Acting On Impulse

Peter Valentino Actor Training Blog

Acting on Impulse


We live in a strange world, psychologically speaking. According to psychiatrists, we’re all mentally ill. That is the current definition of humanity and has been for quite some time. After all, we were all born sinners, according to many theological systems. These systems have the effect of making the human impulse an evil thing. By the time most people get to an acting class, they are completely blinded to their own impulses. That’s because we think of being impulsive as being careless and maybe even stupid.

On the other side, we have compulsion. We are pressured by our parents, our society, and our religions and governments. And then after years of this, when we develop a psychological problem, we are called compulsive and that is a disorder.


So humans are suspended between these two things: our impulse and the compulsive forces mentioned above. We don’t want the impulse because it is considered to be evil, and we all know that we don’t like to be told what to do. So who are we? What are we? What is our purpose, and what should we do? We are lost…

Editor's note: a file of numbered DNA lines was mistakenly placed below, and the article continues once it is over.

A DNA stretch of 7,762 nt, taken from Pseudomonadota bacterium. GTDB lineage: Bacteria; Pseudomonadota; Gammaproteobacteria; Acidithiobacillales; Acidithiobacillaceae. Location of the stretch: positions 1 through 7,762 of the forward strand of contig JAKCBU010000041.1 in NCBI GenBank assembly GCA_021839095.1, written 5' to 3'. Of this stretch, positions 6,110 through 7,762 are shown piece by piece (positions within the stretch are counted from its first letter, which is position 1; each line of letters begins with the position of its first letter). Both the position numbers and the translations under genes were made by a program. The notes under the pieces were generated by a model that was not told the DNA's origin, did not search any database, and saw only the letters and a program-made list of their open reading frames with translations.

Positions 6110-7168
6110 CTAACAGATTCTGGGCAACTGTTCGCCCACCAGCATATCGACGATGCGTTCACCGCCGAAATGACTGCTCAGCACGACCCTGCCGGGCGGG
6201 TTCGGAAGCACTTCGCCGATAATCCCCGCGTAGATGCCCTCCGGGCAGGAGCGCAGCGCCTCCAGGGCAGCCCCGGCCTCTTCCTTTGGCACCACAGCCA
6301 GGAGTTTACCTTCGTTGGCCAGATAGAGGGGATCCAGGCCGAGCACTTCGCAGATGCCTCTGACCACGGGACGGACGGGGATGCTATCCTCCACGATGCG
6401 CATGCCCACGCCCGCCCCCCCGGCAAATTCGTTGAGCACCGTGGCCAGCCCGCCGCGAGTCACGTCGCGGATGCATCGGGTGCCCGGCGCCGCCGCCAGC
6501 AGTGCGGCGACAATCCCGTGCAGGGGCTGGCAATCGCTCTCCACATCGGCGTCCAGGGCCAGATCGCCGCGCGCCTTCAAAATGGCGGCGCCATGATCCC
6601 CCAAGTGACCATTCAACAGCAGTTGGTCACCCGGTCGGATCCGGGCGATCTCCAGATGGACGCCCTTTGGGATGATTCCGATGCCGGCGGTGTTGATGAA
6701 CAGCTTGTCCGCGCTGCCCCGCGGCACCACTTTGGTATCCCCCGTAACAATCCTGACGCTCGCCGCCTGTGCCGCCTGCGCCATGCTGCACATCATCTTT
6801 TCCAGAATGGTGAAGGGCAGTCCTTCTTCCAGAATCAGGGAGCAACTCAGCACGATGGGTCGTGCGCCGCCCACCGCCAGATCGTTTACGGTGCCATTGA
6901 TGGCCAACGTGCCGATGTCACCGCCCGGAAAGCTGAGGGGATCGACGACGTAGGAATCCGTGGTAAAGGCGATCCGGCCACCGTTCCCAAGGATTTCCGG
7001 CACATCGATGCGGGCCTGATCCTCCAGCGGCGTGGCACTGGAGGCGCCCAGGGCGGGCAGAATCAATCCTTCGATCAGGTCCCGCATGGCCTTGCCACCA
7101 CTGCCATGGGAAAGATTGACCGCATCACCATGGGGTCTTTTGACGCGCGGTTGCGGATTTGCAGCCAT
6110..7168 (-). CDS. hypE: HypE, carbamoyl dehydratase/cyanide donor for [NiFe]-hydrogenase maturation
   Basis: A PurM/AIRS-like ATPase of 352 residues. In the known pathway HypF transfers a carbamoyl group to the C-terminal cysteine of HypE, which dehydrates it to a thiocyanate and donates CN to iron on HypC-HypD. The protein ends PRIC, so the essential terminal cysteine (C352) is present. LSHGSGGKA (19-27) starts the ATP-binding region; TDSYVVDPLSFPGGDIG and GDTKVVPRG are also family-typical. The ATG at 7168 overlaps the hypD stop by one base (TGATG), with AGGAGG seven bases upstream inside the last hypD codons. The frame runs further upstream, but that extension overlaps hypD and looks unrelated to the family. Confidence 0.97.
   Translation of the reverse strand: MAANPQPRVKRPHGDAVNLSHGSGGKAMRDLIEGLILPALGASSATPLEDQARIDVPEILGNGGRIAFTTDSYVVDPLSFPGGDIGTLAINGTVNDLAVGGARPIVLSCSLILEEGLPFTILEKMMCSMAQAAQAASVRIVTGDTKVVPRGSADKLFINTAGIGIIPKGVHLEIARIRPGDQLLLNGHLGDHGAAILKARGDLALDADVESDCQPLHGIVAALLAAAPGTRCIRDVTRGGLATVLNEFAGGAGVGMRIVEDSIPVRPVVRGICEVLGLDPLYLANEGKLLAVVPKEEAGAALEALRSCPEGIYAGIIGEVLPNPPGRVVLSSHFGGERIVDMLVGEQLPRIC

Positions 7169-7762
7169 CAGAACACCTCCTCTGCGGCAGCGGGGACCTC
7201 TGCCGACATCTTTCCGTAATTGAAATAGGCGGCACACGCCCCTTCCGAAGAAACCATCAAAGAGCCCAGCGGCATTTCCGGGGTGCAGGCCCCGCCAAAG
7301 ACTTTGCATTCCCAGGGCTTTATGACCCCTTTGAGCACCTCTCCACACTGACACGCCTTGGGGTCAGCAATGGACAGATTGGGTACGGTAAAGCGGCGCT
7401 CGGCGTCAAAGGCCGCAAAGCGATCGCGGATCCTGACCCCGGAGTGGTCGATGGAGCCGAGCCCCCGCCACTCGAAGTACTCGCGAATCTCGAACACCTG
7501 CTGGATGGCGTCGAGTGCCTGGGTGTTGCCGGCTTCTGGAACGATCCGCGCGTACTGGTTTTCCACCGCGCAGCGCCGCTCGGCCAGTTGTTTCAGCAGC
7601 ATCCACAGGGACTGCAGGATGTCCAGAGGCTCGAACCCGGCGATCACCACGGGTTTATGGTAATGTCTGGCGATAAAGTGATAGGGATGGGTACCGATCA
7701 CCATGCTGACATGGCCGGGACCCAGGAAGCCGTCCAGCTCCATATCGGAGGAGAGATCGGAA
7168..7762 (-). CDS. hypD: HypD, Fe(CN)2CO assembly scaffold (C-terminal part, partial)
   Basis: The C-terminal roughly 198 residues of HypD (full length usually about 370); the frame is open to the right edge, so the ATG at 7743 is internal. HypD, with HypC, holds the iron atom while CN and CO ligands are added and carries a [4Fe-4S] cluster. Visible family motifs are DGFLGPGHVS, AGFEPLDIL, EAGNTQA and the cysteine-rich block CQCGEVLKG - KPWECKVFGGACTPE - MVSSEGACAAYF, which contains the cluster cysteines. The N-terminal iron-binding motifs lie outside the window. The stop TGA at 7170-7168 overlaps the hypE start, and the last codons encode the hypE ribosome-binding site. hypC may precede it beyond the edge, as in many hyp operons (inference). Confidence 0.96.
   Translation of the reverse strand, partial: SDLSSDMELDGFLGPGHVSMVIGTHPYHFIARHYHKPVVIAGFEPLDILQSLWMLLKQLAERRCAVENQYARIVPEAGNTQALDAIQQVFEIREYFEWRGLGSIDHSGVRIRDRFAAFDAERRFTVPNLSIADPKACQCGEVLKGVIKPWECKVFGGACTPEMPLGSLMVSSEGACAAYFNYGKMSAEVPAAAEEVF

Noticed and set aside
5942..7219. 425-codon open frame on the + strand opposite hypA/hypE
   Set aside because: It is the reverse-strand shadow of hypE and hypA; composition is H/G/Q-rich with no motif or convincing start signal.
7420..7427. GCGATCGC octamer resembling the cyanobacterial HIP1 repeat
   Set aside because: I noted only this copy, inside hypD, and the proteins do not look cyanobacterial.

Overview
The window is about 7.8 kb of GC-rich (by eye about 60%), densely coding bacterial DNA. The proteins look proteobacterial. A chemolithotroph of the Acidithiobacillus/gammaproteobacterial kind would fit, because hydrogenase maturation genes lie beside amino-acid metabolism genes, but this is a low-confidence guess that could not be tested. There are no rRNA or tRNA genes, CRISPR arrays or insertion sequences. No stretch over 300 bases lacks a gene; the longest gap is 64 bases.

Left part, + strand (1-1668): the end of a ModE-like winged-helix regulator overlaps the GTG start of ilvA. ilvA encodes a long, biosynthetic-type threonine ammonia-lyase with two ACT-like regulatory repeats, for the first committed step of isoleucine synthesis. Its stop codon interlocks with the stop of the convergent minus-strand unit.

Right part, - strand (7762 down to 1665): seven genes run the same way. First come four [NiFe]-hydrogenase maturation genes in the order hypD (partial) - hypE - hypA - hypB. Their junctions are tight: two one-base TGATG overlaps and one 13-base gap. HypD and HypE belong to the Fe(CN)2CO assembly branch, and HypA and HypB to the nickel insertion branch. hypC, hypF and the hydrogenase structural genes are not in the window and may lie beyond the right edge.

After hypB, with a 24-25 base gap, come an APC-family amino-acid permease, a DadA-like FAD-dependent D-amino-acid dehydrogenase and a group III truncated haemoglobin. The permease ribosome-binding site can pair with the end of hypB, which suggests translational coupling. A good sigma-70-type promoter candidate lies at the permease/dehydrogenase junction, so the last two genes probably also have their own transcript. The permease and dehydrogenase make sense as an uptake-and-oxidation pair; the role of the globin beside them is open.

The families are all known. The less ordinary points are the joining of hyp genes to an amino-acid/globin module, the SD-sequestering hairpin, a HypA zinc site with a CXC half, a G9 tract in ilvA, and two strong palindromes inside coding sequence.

Thankfully, the actor has an answer to this. Two things: Number one, you must learn to return to your instinctive impulse structure. Number two, you must have a moral compass which keeps you from hurting others. This is really all you need. There’s nothing wrong with your impulses—just as long as they don’t hurt other people. In an acting class, if it’s your impulse to touch the knee of the other actor and you feel reticent to do this, then simply ask the actor for permission. The key is to return to our instinctive spontaneity.

In my acting classes in Hollywood I give blanket permission to people in class to use the kind of familiar touch which is consistent with the character. I never go over the top with this. I want people to feel safe to use their impulses. Our impulses are the healthiest part of our psychological structure. Ask for permission if you ever have any doubt about a natural behavior. The healed actor finds that they can rely on their impulses and their compassion.